Someone kindly had a go at transcribing the start of this
My dear Brother & Sister in the Lord: You have had to taste of the cup of the tribulations & patience of Christ, and it is well: for His love will not keep back from any of us the individual experience of what He tasted when down here, as the Man of Sorrows and acquainted with grief. We love Him, for He first loved us; but since we have known His love to us, we do love Himself. Paul found it impossible to love Him and not wish to be like Him—to taste His sufferings as well as to anticipate the sharing of His glory. We may gather fruit from Him, before we love Himself; fruits of pardon & help & salvation & hope; but when Himself came to be known—our [ ] from Him [ ] quite [ ] & a secondary place. Do without those things we could not; but more than this, Himself is revealed to us by them, and we love Himself then. Work for Him we may, and under Him; but love will also seek to fill up that which remains of the sufferings of Christ in His body's [ ]. [ ] our history as members of His body, one spirit with Himself, is not characterized by suffering with Him. You, what with fever, and isolate [ ], and all the circumstances attendant in your position, have had, perhaps, a fuller taste & the fellowship of Christ's sufferings since you have been out in Jamaica than you had before. Well, if so, you have had what will shine in the Kingdom & glory;—what too, when you come to look upon it in after days, will appear honorable. You might have had the opposite, if you had tarried in England, or you might have had the same if you had gone to Jamaica a — money-[ ],—but then “for Christ’s sake” would not have been in the cup. What have I suffered for my Master—What things have I suffered the loss of, & of what things am I daily still suffering the loss of, for Christ’s sake—These questions that Paul could talk about when, in Caesar’s prison in Rome, ha had to write to the Philippians.—Not that what we have given up for His sake, or that our giving up is ever worth much speaking about, in the presence of all that He gave up, all that He patiently endured for our sakes. Still, His grace does grant us to drink of His cup, and it is a grace from Him, not given to the lover of ease and comfort, but to those that are seeking to walk with Him in white.—It is Christ-like in itself, and, if we know it aright, we shall prize it as a privilege ‘to you it is given’—and shall find in it, that tho’ the outer man perish, the inner man has the consciousness therein, of fellowship with Christ, and of loves approbation. The sight of Paul walking down here in the fellowship of His Lord; sufferings must have been a picture of delight [ ] to God as well as Angels. You have doubtless heard of Mr. [ ], and his little new daughter. She is doing well—but has had some return of the paralytic symptoms. Goodfellow is leaving [ ] Island for Crewkerne—so they must find a new shake down. Beaumont’s thoughts you know. I have his letter, for my heart longs for the Island and its parts. He has been [ ] Ryde [ ] & Newport too. Well, HE keeps in His hands the [ ] Paul & Barnabas [ ] on. Perhaps, I mistrust a little whether the difficulties of the place of B. have not had some large influence on Him. I send you from Bn a token of love—W.W.T. [ ] that no better way of doing so is to be found above on a well known London Bank & that [ ] is well known in Jamaica. (Page 4.)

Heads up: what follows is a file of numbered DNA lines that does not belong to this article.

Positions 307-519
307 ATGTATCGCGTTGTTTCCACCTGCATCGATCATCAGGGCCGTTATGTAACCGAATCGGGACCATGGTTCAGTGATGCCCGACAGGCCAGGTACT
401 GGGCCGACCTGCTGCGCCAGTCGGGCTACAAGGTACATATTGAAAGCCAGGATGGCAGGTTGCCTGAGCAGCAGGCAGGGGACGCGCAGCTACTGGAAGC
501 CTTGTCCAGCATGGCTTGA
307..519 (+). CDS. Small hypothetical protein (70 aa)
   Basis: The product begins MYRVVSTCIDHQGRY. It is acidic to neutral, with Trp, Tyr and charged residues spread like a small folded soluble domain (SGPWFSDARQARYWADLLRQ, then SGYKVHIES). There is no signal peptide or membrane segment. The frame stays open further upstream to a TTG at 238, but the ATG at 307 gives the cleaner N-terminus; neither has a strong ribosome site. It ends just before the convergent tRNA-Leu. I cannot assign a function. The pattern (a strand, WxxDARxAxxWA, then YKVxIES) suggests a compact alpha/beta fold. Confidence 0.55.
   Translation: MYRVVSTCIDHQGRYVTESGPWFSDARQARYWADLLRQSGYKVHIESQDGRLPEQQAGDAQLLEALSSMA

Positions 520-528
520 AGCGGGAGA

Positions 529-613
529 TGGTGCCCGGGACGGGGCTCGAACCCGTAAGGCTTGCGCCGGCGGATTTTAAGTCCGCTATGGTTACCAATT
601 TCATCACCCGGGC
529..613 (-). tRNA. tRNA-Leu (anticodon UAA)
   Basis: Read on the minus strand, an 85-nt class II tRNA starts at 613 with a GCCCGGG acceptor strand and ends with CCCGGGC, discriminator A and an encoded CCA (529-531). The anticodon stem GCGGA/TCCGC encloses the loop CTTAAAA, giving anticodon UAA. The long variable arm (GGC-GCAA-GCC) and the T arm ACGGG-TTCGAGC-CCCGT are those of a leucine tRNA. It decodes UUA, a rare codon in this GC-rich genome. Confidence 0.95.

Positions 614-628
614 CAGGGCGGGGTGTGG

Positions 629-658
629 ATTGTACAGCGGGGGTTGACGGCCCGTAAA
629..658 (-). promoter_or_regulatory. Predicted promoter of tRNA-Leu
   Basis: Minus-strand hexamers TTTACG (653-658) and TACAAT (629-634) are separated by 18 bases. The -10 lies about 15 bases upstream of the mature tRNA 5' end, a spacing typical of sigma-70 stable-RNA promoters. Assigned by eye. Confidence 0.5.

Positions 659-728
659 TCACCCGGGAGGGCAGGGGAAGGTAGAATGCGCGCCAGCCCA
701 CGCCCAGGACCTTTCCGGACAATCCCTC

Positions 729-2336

(After this, he starts scribbling and he lost me!) The [brackets] are words I can’t decipher, and the words in italics are questionable.
Interesting document! - On page 3 [I mean page 3 of the pdf document!] it is not Tyreman but Tydeman, who is also the WWT in several places (e. g. on page 18). - The “Child(s)” (page 15 etc.) is probably William J. Childs (in the meeting list of 1877 in Timaru, New Zealand). - Page 19-22 is the original of an article which was printed in “The Present Testimony” 15 (1867), pages 202-206. - Page 16 is on Dorman and Hall etc.